As I write this there are burly men in my basement making a huge racket and a 20 foot dumpster in the alley rapidly filling with crap, and frankly, for the moment?   I love every bit of it.

In the meantime, I have a new recipe to share.  It is from Food52.com, a site that if you aren't reading, you should.  It is the perfect thing to have in your arsenal, for no other reason than it works in an emergency.  People coming over?  No eggs or milk in the house, and no time to go get any?  Or your honey just called and is having a shitty day and you want something comforting to offer?  This?  Is that cake.  Rich and moist and chocolaty, 45 minutes from start to finish, and 100% made of pantry staples.

It also happens to be naturally vegan, and can even be gluten-free if you use one of the cup-for-cup flour substitutes.  It isn't overly sweet, especially if you don't frost it.  It works as well for afternoon tea as it does for after a dinner party.

Emergency Chocolate Cake
Adapted from Food52.com
Serves 6 to 8

1 ½ cup all-purpose flour
1/3 cup unsweetened cocoa (I use Valrona or Hershey's Special Dark)
1 teaspoon baking soda
1 cup sugar
½ teaspoon salt
5 tablespoons neutral oil (like corn, canola, grapeseed or vegetable)
1 cup cold water
1 ½ teaspoon vanilla
1 tablespoon cider or white vinegar
1 t instant espresso powder (optional..but I love how coffee makes chocolate more chocolaty.  You can also sub out cold coffee for 1/3 of the water.)
Confectioners' sugar (optional, for dusting)

Heat the oven to 350° F.

Mix together the flour, cocoa, baking soda, sugar, espresso powder and salt. Sift. In a separate bowl, whisk together the water, oil, vanilla, and vinegar.

Whisk together the wet and dry mixtures. If lumpy, whisk until smooth, or pour through strainer in to a bowl and break up lumps, pressing them through.

Pour into a greased 9-inch round cake pan. Tap the edge of the pan against the edge of the counter, or drop from 6 inches to the floor several times to pop air bubbles. Bake for 25 to 30 minutes, or until the top springs back when pressed gently.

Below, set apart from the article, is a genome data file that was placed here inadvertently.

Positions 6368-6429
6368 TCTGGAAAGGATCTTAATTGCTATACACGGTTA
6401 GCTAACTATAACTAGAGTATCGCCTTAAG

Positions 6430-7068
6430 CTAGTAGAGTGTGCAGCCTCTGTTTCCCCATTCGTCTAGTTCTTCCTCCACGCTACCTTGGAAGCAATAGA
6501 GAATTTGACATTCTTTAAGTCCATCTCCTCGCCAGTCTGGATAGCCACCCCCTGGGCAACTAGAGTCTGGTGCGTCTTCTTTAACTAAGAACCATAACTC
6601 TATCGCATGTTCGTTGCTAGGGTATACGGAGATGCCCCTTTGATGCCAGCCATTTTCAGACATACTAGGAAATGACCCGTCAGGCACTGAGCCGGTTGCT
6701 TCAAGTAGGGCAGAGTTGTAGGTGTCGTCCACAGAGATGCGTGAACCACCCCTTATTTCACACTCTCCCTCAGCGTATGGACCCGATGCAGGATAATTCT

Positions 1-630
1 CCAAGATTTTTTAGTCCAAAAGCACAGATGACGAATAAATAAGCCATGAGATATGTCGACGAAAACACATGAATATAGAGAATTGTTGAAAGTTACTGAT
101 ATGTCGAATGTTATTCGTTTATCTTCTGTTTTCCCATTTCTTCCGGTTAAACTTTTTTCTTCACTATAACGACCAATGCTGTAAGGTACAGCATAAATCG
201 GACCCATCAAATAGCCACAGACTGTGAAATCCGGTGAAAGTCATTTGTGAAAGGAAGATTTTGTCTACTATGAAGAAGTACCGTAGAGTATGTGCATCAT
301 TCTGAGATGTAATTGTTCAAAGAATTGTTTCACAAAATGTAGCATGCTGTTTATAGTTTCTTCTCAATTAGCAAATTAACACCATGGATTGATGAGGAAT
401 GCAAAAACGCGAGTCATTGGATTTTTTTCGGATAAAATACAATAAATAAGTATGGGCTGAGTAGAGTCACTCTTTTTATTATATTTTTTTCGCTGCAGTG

Cool before removing from the pan and dusting with confectioners' sugar, or frosting if desired.

Yours in Good Taste,
The Polymath


  1. Thanks for the recipe! I love that it makes a smaller cake.
    Excited for the book cellar event tomorrow!

    P.S. I hope at least a couple of the Matts are cute! ;-)

    1. All my Matts are adorable, as any proper den mother knows. I do feel a little bit like Mrs. Roper. Now where is my Pucci muumuu....?

  2. This was the first cake I ever learned to bake when I was probably all of 8 or 9 years old. The recipe was titled "Mom's Chocolate Cake". Before my grandmother passed (aka Mom) she said they always called it depression cake. Not because it was made for sadness but because during the depression these basic ingredients were generally on hand & weren't rationed. It's still a standby in my house & my husband thinks it's the best chocolate cake ever.

  3. Wish I lived closer & could go to the Book Cellar...my curiosity is certainly piqued about the Mormons.
    You're prepared for the nightmare that will be the HVAC installation and the fact that it will take multiple units to have proper environmental control and even then you will have to find some way to keep warring hot vs. cold people from jacking up the system and causing a tornado between the third and fourth floors? Also...it's likely to cost you the equivalent of a German luxury car.

    1. We are doing 2 furnaces and 2 air conditioning compressors. Luckily for us, as landlords, we get control of the temps for the whole building, so hot vs cold upstairs will have to be regulated by personal clothing decisions. And while it is expensive to install, it should actually be cheaper and much more efficient to run than the current antiquated system.

  4. heat pumps or actual air conditioners? Good deal on keeping control to yourselves! I live in a two-story house and we have a unit for each level. There are only three of us...me, the hubs and the surly 17-year old. Yet, I have had the whole weather front in the stairwell when she decides she's freezing and turns the heat on upstairs while the fat, old people downstairs are running the A/C.

  5. So excited this is vegan! Newly diagnosed with a dairy allergy, this girl needs some yummies to comfort her. Thank you!!!